Few things. Was Heartland PCI complaint at the time of the hack? If not how long were they out of compliance since they were last signed off ?
Security services firm Trustwave has been sued by insurers in America over the 2008 hacking of US payment processing biz Heartland. Lexington Insurance Company and Beazley Insurance Company allege Trustwave was "negligent" in failing to detect a SQLi attack, suspicious network activity, and malware associated with Heartland's …
Tuesday 10th July 2018 15:32 GMT EveryTime
So, so tough to make a blind call here.
Certification shops have a reputation for rubber-stamping documents. Insurance places have a reputation for increasing rates to cover any payout and then suing anyone around to double-dip on recovering their losses.
But my call is with the rubber stamp shop. If the insurers had a case, they would have pursued it at the time. Not a decade later. "What were you doing the second Tuesday in October, a decade ago?"
Tuesday 10th July 2018 16:25 GMT a_yank_lurker
The certification is an audit of process, procedures, etc. which says they are complaint to the applicable standard. The company has been found to meet the standard not that they are invulnerable or do not have issues which were probably noted at the time. Audits often find deficiencies in the systems and procedures that need addressing, nothing unusual even when you are complaint. The findings must be addressed typically within a specified time period to ensure they do not reoccur. In some fields, it is a fact of life that you will be routinely audited and sometimes dinged by the auditor.
It sounds like the insurance companies are looking to pad their balance sheets at someone's expense. They are probably relying on the public's ignorance about the purpose of an audit to win a judgment.
Tuesday 10th July 2018 18:04 GMT Mark 85
Wednesday 11th July 2018 03:56 GMT Ian Michael Gumby
If the insurers had a case, they would have pursued it at the time. Not a decade later. "What were you doing the second Tuesday in October, a decade ago?"
Perhaps the lawyers are just looking for a nice payday.
The lawsuit didn't just start yesterday.
It takes time to pull things together.
However to your point, yes the insurance companies are looking at a way to get some of their money back. Its not a 'payday' because one company lost 20mil on this... So if they can recover some... they win.
Tuesday 10th July 2018 16:06 GMT usbac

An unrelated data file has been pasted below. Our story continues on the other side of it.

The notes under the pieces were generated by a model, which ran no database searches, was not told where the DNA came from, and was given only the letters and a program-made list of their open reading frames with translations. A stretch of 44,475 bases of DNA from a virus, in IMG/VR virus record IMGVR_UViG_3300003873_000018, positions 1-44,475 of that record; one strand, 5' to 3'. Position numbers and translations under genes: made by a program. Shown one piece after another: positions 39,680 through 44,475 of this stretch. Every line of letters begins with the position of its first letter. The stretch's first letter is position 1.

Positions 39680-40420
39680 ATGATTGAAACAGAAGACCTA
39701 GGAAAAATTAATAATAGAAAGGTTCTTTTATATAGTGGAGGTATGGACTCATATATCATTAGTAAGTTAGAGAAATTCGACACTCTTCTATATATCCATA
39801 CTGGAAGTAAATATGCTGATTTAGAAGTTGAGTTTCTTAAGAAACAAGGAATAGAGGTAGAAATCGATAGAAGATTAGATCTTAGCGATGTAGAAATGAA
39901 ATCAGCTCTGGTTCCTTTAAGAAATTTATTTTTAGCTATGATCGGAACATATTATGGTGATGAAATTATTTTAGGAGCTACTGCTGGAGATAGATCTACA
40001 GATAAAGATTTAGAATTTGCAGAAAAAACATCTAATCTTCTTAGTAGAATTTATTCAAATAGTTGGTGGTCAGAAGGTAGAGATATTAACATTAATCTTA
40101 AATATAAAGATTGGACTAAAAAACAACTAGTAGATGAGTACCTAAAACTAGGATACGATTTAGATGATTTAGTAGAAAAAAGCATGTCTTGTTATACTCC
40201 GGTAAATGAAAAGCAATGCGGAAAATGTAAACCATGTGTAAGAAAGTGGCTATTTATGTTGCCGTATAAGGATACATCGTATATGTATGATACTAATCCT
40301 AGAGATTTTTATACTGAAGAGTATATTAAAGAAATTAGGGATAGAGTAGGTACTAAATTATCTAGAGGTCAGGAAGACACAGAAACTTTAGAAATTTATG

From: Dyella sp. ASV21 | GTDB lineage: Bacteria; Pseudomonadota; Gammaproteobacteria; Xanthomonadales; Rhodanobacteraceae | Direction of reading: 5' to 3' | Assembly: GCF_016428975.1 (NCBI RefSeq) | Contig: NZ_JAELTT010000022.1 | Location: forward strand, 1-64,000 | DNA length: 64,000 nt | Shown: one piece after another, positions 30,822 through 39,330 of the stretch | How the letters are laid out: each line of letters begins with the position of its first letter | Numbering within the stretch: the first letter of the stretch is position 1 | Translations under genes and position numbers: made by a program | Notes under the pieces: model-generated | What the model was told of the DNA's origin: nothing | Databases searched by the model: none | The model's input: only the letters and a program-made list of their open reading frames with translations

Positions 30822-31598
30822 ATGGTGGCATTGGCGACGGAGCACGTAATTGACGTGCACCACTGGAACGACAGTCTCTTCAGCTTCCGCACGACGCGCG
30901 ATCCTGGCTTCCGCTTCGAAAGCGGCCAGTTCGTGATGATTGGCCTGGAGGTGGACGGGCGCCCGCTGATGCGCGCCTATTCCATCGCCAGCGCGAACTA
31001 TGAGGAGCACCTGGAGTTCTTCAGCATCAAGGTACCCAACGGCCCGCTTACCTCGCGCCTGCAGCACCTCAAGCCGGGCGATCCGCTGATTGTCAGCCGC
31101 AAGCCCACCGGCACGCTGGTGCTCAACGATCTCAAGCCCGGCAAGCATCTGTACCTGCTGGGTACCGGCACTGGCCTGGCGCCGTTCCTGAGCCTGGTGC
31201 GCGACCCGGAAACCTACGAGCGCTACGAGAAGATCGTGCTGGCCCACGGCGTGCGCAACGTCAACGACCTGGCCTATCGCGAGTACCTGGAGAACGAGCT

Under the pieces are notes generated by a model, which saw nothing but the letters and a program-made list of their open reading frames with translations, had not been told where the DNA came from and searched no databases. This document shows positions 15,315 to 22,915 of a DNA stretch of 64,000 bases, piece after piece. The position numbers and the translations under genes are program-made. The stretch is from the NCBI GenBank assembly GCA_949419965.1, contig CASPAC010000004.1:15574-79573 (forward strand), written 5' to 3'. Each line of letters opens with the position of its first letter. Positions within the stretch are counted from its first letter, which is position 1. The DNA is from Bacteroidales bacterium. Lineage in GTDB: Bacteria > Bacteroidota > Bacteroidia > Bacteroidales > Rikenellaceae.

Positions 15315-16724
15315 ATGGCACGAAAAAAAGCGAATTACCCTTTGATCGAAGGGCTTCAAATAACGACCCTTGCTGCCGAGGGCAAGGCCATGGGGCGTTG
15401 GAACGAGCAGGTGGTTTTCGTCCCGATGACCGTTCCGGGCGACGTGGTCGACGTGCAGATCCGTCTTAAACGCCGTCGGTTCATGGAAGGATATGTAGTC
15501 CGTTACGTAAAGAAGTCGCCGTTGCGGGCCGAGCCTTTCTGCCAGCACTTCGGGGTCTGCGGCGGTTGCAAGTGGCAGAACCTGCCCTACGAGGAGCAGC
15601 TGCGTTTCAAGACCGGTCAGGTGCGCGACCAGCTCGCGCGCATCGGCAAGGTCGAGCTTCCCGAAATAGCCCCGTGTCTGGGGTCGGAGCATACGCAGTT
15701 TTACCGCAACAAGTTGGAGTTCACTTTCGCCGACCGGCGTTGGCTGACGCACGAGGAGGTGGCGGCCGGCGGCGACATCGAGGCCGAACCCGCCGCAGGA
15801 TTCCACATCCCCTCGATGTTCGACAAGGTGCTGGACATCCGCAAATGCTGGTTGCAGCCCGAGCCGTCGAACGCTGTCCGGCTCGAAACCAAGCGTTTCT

I don't think anyone in IT security has ever thought that being "PCI Compliant" means you are un-hackable. It just means that you maintain a certain baseline level of security.
No one is un-hackable, and if you think you are, you are delusional. It's really just a matter of how hard you are to hack, and is it worth the time of the hacker to break in? High value targets will always have a very hard time keeping systems secure.
I'm sure Heartland paid huge insurance premiums for years. The insurance companies (like someone above noted) are just trying to double-dip. It's sort of pathetic to bring the lawsuit after 10 years.
Tuesday 10th July 2018 16:11 GMT Gordon 10
Article is unclear
Trustwave had been hired to assess – but not manage – Heartland's computer security defenses.
Were they really? or assessing just PCI-DSS compliance?
If Trustwave was assessing PCI-DSS compliance afaik its is not the same as actually assessing the full suite of InfoSec activities. I bet Trustwave had no insight as to the quality of those activities, but were merely confirming the processes relevant to PCI-DSS had been followed.
Tuesday 10th July 2018 16:12 GMT GnuTzu
PCI DSS -- Court Worthiness
It's going to be real interesting to see how the courts regard the legal strength of PCI certificate.
One thing that's always bothered me about PCI is that a businesses certification only has to be reported to the banks. We consumers have to sit and wonder about the businesses we entrust with our payment card info.
Wednesday 11th July 2018 01:14 GMT Mark Exclamation
Wednesday 11th July 2018 06:29 GMT Richard 12
Depends on the judge.
The judge has the ability to make either side pay some or all of the legal costs of the other. If they think it's frivolous or vexatious then they'll tell the plaintiff to pay the defendants' costs.
This is the main reason most patent troll cases never go to court. The "licence" fee is often slightly lower than the legal costs to defend the case and annul the patent would have been.